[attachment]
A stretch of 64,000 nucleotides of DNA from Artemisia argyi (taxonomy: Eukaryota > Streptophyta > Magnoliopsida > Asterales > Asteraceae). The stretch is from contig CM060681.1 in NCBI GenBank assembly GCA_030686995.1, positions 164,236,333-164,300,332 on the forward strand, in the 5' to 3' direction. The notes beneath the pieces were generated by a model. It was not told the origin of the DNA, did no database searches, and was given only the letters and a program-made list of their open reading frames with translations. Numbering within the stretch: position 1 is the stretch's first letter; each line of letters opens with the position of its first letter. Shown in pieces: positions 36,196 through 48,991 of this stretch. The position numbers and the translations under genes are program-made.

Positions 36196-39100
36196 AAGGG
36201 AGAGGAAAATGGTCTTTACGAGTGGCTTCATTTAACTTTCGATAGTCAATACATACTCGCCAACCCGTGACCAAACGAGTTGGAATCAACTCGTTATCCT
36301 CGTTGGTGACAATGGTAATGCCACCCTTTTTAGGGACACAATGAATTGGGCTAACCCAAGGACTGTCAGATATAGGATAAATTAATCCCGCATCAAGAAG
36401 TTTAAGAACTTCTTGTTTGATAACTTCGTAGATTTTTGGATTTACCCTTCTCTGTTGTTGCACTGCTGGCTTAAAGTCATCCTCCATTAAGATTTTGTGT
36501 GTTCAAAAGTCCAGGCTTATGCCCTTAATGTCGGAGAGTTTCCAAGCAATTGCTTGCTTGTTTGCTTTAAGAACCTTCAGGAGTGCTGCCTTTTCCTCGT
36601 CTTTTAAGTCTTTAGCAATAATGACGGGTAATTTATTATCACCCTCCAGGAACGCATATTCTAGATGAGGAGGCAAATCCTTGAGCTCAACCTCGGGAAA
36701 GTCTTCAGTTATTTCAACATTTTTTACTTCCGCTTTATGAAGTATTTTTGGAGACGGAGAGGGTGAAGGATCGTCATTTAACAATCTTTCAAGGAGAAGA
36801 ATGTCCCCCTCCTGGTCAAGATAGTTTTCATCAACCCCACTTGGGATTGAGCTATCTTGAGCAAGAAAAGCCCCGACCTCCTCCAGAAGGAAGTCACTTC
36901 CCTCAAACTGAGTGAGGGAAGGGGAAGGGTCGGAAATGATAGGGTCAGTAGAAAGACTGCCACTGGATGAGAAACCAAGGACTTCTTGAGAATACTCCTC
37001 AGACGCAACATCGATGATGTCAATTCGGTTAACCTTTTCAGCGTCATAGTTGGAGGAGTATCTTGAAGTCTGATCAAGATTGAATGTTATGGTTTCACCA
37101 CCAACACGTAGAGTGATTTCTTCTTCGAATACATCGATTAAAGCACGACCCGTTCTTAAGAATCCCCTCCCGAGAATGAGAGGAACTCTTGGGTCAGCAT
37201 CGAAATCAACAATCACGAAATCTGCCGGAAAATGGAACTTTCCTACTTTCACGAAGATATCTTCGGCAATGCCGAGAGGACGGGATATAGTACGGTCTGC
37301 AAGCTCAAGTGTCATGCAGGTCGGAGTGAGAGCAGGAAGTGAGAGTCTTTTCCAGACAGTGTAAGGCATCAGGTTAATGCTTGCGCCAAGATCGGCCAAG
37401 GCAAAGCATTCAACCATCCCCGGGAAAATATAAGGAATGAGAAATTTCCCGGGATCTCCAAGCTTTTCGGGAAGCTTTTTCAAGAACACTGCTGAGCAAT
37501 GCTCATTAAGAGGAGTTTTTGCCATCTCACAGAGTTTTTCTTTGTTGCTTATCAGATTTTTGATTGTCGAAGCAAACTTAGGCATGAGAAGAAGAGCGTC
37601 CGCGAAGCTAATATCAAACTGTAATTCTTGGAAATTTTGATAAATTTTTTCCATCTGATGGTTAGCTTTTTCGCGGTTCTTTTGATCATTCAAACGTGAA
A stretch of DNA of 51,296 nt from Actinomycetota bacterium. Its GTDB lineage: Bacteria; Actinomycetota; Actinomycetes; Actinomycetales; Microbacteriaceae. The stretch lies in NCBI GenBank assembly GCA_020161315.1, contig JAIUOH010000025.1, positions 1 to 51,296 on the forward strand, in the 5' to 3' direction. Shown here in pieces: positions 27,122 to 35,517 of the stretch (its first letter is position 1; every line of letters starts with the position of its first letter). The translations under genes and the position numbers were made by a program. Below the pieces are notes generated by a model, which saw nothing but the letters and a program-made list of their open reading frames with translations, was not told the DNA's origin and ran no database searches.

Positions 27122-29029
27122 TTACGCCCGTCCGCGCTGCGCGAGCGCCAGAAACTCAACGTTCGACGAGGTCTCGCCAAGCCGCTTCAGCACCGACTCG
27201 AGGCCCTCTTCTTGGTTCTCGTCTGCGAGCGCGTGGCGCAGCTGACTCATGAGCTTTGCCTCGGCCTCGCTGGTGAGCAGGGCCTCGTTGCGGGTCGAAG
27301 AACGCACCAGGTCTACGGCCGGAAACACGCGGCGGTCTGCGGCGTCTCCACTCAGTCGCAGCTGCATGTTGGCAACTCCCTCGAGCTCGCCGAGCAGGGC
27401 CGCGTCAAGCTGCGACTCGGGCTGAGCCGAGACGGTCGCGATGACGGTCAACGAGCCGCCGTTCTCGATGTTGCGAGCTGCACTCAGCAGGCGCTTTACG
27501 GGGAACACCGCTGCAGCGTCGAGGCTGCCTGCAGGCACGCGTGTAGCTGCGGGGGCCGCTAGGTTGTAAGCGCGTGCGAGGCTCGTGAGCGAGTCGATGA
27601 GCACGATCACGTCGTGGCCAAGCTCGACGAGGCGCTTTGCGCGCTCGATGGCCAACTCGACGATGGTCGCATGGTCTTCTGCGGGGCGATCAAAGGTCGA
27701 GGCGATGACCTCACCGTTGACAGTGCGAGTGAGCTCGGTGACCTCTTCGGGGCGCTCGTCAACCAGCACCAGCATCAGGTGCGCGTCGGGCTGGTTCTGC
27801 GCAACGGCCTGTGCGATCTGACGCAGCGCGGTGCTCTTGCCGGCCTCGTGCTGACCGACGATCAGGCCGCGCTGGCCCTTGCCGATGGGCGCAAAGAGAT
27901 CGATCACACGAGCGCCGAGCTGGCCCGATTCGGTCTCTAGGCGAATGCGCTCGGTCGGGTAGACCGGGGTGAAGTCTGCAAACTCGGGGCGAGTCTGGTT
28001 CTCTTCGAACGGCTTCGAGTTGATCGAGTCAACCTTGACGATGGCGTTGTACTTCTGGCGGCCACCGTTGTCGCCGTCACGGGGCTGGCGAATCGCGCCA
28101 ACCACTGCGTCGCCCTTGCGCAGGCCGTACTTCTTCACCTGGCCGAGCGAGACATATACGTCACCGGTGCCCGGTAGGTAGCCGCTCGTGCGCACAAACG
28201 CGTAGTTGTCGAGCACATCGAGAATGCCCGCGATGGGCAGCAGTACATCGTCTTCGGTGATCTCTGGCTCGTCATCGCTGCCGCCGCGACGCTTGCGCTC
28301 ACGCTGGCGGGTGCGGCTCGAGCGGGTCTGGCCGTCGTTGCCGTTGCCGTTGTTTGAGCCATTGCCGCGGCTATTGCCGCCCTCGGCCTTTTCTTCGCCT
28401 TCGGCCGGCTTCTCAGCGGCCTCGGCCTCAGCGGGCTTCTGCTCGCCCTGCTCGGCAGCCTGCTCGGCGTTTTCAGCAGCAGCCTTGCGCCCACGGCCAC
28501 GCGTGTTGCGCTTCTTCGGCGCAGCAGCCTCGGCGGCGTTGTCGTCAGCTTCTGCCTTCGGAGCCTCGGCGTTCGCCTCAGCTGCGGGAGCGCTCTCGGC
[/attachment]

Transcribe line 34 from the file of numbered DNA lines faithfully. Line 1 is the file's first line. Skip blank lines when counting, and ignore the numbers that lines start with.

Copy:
28401 TCGGCCGGCTTCTCAGCGGCCTCGGCCTCAGCGGGCTTCTGCTCGCCCTGCTCGGCAGCCTGCTCGGCGTTTTCAGCAGCAGCCTTGCGCCCACGGCCAC